Former Secretary of State Colin Powell endorsed President Barack Obama for a second term Thursday.

"You know, I voted for him in 2008 and I plan to stick with him in 2012, and I'll be voting for he and Vice President Joe Biden next month," he said on CBS' "This Morning."

Asked whether it was an endorsement, he said, "Yes."

Powell praised the president's handling of the economy and ending of the Iraq War.

'Israeli attack' on Sudanese arms factory offers glimpse of secret war

No one in Israel is admitting that its pilots carried out a long-range raid against a munitions factory in Sudan, said to be supplying weapons to the Palestinian movement Hamas in the Gaza Strip.

But no one is denying it either. Amos Gilad, a senior defence ministry official, ducked a direct question, praising the capabilities of Israel's air force and calling Sudan "a dangerous terrorist state".

This is one of those episodes where motive, capability and precedent all matter. Sudan's angry accusation that Israel bombed the Yarmouk factory in Khartoum is highly plausible. The attack appears to offer a rare glimpse of a secret war that has been going on for years.

City Hall’s conspiracy of disgrace

On Oct. 3, retiring city CFO Cam Weldon gave a farewell address to city council. “You need to be nicer to each other,” he said. A couple of hours later, two councillors were on the verge of coming to blows, which tells you all you need to know about the state of civic discourse in Toronto.

Here’s how it happened: At the same meeting, independent ombudsman Fiona Crean was scheduled to formally present her report concluding that Rob Ford’s office had compromised the integrity of the public appointments process by shrinking timelines and interfering with staff. Councillor Giorgio Mammoliti suggested that her report was a politically motivated hatchet job. Questioning the integrity of a city-staff member is a breach of council’s code of conduct, so Mammoliti needed to apologize or be expelled from the chamber. Instead, he argued belligerently for several minutes, then said he’d voluntarily leave the chamber rather than be kicked out.

Dalton McGuinty’s disgraceful exit

From where I sit, Dalton McGuinty had some ups and downs as premier of Ontario for nine years. On the plus side of the ledger: The performance of the education system was shit-hot under his leadership; he introduced a feed-in-tariff for clean energy; passed the City of  Toronto Act; committed to a big investment in Toronto transit construction; began the process of coordinating a regional transportation strategy in the GTA under Metrolinx; and delivered labour peace for a couple terms of office. On the minus side: he presided over—and passed the laws that enabled—the G20 policing fiasco; stood by scandal after scandal in his ministries; mismanaged the introduction of the FIT; backed off, repeatedly, his investment in transit building (an investment already inadequate to our needs); saw Metrolinx turn into a do-nothing-fast process shop; and brought an abrupt end to the labour peace he’d created by becoming bad cop to the same unions he’d been good-copping for so long. And I’m not sure if it was a good or a bad thing, but he sure rained money down on tech and innovation startups to compensate for a weak-ass venture-capital climate here in Canada.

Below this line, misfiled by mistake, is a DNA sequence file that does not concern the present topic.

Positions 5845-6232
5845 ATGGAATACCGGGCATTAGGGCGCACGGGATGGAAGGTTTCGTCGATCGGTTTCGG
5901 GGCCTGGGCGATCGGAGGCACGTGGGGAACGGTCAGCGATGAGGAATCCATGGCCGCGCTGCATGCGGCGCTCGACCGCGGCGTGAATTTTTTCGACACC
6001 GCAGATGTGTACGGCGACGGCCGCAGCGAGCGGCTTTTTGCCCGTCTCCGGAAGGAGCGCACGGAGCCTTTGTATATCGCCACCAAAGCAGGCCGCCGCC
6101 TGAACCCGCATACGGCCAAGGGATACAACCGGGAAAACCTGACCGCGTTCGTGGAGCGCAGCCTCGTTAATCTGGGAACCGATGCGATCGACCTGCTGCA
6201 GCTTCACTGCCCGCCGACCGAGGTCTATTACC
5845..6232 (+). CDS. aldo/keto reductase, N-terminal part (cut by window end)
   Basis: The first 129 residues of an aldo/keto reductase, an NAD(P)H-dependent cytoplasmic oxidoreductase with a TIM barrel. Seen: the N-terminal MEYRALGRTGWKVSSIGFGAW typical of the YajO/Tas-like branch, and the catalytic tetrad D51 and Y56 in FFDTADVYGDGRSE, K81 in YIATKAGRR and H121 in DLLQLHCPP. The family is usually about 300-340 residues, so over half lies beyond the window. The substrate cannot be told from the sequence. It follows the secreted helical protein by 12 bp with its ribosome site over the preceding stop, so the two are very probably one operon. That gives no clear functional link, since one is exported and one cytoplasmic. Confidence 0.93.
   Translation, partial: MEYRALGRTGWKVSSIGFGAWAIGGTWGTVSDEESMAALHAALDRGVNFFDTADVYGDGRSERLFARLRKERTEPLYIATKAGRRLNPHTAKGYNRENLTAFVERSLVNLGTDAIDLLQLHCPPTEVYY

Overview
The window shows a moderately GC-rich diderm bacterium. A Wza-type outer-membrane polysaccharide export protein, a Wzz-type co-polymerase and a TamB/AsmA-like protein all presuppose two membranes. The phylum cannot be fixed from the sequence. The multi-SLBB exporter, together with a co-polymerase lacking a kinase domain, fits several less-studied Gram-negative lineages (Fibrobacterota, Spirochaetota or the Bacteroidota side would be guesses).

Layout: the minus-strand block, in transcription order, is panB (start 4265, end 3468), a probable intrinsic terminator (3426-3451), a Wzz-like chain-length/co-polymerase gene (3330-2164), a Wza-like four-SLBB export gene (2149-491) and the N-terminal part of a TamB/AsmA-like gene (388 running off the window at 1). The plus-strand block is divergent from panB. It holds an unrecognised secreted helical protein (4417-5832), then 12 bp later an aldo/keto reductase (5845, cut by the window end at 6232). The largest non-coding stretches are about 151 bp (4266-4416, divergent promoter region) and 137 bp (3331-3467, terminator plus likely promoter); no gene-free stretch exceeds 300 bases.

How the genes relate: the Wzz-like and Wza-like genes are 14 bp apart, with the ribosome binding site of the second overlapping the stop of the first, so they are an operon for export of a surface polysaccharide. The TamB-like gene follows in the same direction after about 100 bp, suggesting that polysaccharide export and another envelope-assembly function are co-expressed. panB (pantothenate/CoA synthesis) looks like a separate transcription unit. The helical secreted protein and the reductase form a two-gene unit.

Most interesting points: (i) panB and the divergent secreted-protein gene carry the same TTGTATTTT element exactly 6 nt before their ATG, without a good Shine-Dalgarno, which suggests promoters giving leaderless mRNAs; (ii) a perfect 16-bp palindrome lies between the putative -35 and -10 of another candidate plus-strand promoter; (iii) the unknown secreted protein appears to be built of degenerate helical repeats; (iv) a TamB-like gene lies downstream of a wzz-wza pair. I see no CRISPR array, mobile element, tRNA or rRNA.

Doug Ford doesn’t understand much about the private sector

In the City Hall drinking game, every time Councillor Doug Ford gets up and starts a speech with the words “folks, let me tell you how it works in the private sector…” you have to chug. Which is why there is so much drunkenness around the Bay and Queen area.

A lot of Ford opponents most loudly object to this rhetorical crutch on the grounds that you cannot and should not run government like a business, since they are two different types of enterprises with two very different goals. (Short version: for most government enterprises, the smart business move would be to shut them down, since they will never be profitable, since the very reason they exist is to deliver services that are not profitable to deliver.) But when we get hung up on that point of principle, we also let slip another major observation, which is that Doug Ford appears to be completely financially illiterate.

Rob Ford’s big lie

At Rob Ford’s executive committee meeting last week, city councillors had a long (and long overdue) discussion about ways to pay for public transit expansion in Toronto. A staff report put a lot of options on the table: a one per cent city sales tax, a one per cent personal income tax, road tolls, fuel taxes, parking taxes, vehicle registration taxes…

So, which option, the mayor was asked, would he support? None of the above, he told the press. “There’s other options, and a P3’s the way to go,” he said. “I’m not going to implement a new tax or a new user fee.”

By “P3,” he meant “public-private partnership.” But, as the staff report made clear, such partnerships are just one method of building things, not a source of funding. It is as if, asked to name his favourite vegetable, Ford had answered, “Fork!”

Why suburban commuters benefit most from our downtown subways

Under Mayor Rob Ford’s well-established transit policy, the vehicle of choice is “Subways! Subways! Subways!” and the funding plan is a literally incredible combination of happy thoughts and private-sector pixie dust. Earlier this year, that thinking led Ford to a bitter showdown with city council, in which his underground scheme was struck down by the power of city council’s reality-based LRT plan.

Now that council has returned for the fall, transit is again dominating the agenda. A report on funding options—waved away by Ford as unnecessary taxes and user fees—seems likely to continue the City Hall antagonisms. But this week, TTC staff revealed to council that we’re in desperate need of—get this—a new subway line known as the  “Downtown Relief Line.”

Ladies, Don't Fall for Moderate Mitt!